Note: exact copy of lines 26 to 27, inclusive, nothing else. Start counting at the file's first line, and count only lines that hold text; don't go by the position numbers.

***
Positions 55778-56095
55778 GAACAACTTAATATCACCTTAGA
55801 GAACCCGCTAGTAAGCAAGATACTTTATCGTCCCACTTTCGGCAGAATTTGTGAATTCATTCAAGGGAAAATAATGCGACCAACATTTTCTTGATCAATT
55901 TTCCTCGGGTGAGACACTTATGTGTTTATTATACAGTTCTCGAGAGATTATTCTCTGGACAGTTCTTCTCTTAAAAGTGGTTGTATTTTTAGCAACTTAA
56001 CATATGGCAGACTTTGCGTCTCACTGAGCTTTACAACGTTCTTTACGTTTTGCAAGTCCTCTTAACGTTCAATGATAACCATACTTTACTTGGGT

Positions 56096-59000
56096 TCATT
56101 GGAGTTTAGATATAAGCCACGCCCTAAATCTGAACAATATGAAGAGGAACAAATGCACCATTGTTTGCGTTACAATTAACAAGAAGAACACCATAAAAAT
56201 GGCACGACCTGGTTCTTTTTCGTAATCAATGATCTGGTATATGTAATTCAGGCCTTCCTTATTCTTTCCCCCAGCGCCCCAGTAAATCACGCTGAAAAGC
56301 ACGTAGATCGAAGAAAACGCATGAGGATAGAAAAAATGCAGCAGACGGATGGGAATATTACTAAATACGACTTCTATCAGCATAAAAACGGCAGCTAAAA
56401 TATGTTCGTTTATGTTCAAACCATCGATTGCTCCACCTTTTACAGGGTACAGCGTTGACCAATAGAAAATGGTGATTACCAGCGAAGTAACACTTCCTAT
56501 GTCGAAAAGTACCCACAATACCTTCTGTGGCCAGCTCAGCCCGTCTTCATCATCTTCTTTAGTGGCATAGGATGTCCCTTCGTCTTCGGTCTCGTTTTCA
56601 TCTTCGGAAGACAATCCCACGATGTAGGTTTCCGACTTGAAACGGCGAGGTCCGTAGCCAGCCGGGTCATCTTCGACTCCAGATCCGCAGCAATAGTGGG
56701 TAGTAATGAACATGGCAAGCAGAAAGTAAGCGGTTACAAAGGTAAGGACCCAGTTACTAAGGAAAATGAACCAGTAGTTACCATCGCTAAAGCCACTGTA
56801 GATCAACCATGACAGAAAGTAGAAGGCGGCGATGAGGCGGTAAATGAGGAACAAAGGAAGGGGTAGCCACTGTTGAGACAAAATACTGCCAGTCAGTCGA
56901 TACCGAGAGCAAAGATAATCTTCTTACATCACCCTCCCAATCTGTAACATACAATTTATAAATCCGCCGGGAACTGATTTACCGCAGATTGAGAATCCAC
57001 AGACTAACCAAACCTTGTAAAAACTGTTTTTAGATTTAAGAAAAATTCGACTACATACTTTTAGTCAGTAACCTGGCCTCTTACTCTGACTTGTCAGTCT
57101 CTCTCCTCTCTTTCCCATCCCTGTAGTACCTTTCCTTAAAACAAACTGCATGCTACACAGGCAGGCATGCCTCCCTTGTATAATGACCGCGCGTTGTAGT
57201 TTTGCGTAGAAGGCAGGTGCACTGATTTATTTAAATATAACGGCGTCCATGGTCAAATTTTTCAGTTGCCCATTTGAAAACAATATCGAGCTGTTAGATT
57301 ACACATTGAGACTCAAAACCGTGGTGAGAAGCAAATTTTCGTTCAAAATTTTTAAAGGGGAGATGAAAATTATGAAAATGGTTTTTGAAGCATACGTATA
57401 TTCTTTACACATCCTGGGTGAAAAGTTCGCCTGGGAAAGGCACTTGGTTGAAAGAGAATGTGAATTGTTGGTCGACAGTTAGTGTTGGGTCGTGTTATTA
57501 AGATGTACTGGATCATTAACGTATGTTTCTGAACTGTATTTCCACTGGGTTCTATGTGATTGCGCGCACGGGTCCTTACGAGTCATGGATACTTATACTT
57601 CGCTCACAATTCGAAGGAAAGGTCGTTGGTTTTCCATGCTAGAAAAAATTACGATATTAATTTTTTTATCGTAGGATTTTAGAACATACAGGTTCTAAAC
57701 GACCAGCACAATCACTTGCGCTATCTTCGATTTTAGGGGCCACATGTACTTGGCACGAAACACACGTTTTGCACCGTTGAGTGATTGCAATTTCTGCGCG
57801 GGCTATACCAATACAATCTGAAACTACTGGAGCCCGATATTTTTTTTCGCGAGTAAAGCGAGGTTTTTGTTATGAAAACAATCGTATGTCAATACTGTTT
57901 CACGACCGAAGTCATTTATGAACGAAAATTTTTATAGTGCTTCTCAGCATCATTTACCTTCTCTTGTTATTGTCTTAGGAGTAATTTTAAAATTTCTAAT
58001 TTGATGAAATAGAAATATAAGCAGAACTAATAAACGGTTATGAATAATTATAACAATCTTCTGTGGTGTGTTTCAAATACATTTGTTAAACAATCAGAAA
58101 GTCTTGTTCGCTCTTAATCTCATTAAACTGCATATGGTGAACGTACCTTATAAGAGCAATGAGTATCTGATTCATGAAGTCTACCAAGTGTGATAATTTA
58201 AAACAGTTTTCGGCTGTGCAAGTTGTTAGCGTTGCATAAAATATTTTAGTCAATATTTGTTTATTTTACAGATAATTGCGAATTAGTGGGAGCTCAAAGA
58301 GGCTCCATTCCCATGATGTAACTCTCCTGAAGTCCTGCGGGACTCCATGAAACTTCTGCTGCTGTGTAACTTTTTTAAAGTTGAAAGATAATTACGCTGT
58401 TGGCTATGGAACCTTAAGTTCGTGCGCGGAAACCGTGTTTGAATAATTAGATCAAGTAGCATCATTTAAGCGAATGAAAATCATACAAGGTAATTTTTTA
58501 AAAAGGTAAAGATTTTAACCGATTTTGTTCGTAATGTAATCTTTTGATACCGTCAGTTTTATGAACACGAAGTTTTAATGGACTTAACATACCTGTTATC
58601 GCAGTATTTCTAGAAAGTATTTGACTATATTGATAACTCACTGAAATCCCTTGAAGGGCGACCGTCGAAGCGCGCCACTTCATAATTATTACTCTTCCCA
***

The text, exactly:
57901 CACGACCGAAGTCATTTATGAACGAAAATTTTTATAGTGCTTCTCAGCATCATTTACCTTCTCTTGTTATTGTCTTAGGAGTAATTTTAAAATTTCTAAT
58001 TTGATGAAATAGAAATATAAGCAGAACTAATAAACGGTTATGAATAATTATAACAATCTTCTGTGGTGTGTTTCAAATACATTTGTTAAACAATCAGAAA